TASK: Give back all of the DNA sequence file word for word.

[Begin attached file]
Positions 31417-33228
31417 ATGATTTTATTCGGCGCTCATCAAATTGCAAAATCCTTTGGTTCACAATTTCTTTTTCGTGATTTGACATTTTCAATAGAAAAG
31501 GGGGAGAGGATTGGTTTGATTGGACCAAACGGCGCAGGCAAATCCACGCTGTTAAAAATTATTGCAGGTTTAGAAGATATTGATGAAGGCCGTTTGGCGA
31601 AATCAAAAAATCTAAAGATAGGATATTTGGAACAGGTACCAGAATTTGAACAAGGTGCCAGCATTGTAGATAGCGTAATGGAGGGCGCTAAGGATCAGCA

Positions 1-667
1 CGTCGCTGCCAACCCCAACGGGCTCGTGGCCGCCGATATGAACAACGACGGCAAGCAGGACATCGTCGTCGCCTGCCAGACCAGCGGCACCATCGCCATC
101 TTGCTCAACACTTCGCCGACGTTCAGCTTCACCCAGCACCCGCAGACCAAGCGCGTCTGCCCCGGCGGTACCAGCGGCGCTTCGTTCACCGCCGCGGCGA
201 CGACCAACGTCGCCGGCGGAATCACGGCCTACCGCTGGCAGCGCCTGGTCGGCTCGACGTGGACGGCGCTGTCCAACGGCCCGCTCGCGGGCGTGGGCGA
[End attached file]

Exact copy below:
Positions 31417-33228
31417 ATGATTTTATTCGGCGCTCATCAAATTGCAAAATCCTTTGGTTCACAATTTCTTTTTCGTGATTTGACATTTTCAATAGAAAAG
31501 GGGGAGAGGATTGGTTTGATTGGACCAAACGGCGCAGGCAAATCCACGCTGTTAAAAATTATTGCAGGTTTAGAAGATATTGATGAAGGCCGTTTGGCGA
31601 AATCAAAAAATCTAAAGATAGGATATTTGGAACAGGTACCAGAATTTGAACAAGGTGCCAGCATTGTAGATAGCGTAATGGAGGGCGCTAAGGATCAGCA

Positions 1-667
1 CGTCGCTGCCAACCCCAACGGGCTCGTGGCCGCCGATATGAACAACGACGGCAAGCAGGACATCGTCGTCGCCTGCCAGACCAGCGGCACCATCGCCATC
101 TTGCTCAACACTTCGCCGACGTTCAGCTTCACCCAGCACCCGCAGACCAAGCGCGTCTGCCCCGGCGGTACCAGCGGCGCTTCGTTCACCGCCGCGGCGA
201 CGACCAACGTCGCCGGCGGAATCACGGCCTACCGCTGGCAGCGCCTGGTCGGCTCGACGTGGACGGCGCTGTCCAACGGCCCGCTCGCGGGCGTGGGCGA